Running Performance of High-Level Soccer Player Positions Induces Significant Muscle Damage and Fatigue Up to 24 h Postgame

Frontiers in Psychology, Vol. 12 (2021)

Mots clés
Auteurs
  • Lucas Albuquerque Freire
  • Department of Fights, Postgraduate Program in Physical Education, School of Physical Education and Sports, Federal University of Rio de Janeiro, Rio de Janeiro, Brazil
  • Michele Andrade de Brito
  • Department of Fights, Postgraduate Program in Physical Education, School of Physical Education and Sports, Federal University of Rio de Janeiro, Rio de Janeiro, Brazil
  • Natã Sant’anna Esteves
  • Department of Fights, Postgraduate Program in Physical Education, School of Physical Education and Sports, Federal University of Rio de Janeiro, Rio de Janeiro, Brazil
  • Márcio Tannure
  • Department of Fights, Postgraduate Program in Physical Education, School of Physical Education and Sports, Federal University of Rio de Janeiro, Rio de Janeiro, Brazil
  • Maamer Slimani
  • Department of Neuroscience, Rehabilitation, Ophthalmology, Genetics, Maternal and Child Health (DINOGMI), Section of Psychiatry, University of Genoa, Genoa, Italy
  • Hela Znazen
  • Department of Physical Education and Sport, College of Education, Taif University, Taif, Saudi Arabia
  • Nicola Luigi Bragazzi
  • Laboratory for Industrial and Applied Mathematics, Department of Mathematics and Statistics, York University, Toronto, ON, Canada
  • Ciro José Brito
  • Postgraduate Program in Physical Education, School of Physical Education and Sports, Federal University of Juiz de Fora, Juiz de Fora, Brazil
  • Dany Alexis Sobarzo Soto
  • Escuela de Kinesiología, Facultad de Salud, Universidad Santo Tomás, Santiago, Chile
  • Daniel Gonçalves
  • Department of Fights, Postgraduate Program in Physical Education, School of Physical Education and Sports, Federal University of Rio de Janeiro, Rio de Janeiro, Brazil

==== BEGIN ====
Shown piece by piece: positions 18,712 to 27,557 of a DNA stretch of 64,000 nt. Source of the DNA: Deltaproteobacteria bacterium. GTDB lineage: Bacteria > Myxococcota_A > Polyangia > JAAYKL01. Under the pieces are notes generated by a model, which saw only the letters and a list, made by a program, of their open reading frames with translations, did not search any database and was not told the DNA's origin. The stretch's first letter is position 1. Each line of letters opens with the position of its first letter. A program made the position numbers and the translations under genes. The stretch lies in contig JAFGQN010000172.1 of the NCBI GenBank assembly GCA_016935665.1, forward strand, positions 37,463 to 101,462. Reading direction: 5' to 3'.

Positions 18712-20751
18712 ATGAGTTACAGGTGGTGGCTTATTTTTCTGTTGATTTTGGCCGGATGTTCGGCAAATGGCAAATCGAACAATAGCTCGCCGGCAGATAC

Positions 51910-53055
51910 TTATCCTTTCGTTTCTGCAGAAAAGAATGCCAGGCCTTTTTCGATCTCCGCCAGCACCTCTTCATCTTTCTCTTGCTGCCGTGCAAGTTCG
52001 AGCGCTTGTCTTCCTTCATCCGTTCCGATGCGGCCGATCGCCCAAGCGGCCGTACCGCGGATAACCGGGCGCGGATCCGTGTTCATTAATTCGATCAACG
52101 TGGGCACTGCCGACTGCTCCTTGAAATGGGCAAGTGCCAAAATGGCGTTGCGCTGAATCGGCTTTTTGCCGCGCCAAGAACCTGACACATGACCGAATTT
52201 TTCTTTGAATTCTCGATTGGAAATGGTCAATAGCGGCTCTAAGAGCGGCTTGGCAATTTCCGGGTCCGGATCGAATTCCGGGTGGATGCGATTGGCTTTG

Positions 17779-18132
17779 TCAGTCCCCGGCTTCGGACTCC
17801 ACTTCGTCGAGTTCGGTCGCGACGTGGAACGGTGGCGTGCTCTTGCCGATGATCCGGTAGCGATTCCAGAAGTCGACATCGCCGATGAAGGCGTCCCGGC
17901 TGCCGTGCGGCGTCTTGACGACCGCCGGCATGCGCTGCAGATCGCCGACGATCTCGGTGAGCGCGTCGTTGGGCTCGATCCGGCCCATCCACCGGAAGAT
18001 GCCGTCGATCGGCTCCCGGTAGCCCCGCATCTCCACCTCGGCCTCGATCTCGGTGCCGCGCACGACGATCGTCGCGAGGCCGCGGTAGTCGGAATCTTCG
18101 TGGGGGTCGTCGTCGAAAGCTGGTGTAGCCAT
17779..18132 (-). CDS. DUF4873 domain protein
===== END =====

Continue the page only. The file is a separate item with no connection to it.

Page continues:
• Bianca Miarka
  • Department of Fights, Postgraduate Program in Physical Education, School of Physical Education and Sports, Federal University of Rio de Janeiro, Rio de Janeiro, Brazil

Résumé

This study aimed to determine the impact of a soccer game on the creatine kinase (Ck) response and recovery and the specific Global Positioning System (GPS)-accelerometry-derived performance analysis during matches and comparing playing positions. A sample composed of 118 observations of 24 professional soccer teams of the Brazil League Serie A was recruited and classified according to playing positions, i.e., Left/Right Defenders (D = 30, age: 25.2 ± 5.8 years, height: 187 ± 5.5 cm, weight: 80 ± 5.8 kg), Offensive Midfielders (OM = 44, age: 25.1 ± 0.2 years, height: 177 ± 0.3 cm, weight: 73 ± 1.2 kg), Forwards (F = 9, age: 25.1 ± 0.2 years, height: 176.9 ± 4.3 cm, weight: 74.5 ± 2.1 kg), Left/Right Wingers (M = 23, age: 24.5 ± 0.5 years, height: 175 ± 1.1 cm, weight: 74 ± 4.4 kg), and Strikers (S = 12, age: 28 ± 0.2 years, height: 184 ± 1.0 cm, weight: 80 ± 1.4 kg). Blood Ck concentration was measured pre-, immediately post-, and 24 h postgame, and the GPS-accelerometry parameters were assessed during games. Findings demonstrated that Ck concentrations were higher at all postgame moments when compared with pregame, with incomplete recovery markers being identified up to 24 h after the game (range: 402–835 U/L). Moreover, Midfielders (108.6 ± 5.6 m/min) and Forwards (109.1 ± 8.3 m/min) had a higher relative distance vs. other positions (100.9 ± 10.1 m/min). Strikers [8.2 (8.1, 9.05) load/min] and Defenders [8.45 (8, 8.8) load/min] demonstrated lower load/min than Wingers [9.5 (9.2, 9.8) load/min], Midfielders [10.6 (9.9, 11.67) load/min], and Forwards [11 (10.65, 11, 15) load/min]. These results could be used to adopt specific training programs and recovery strategies after match according to the playing positions.

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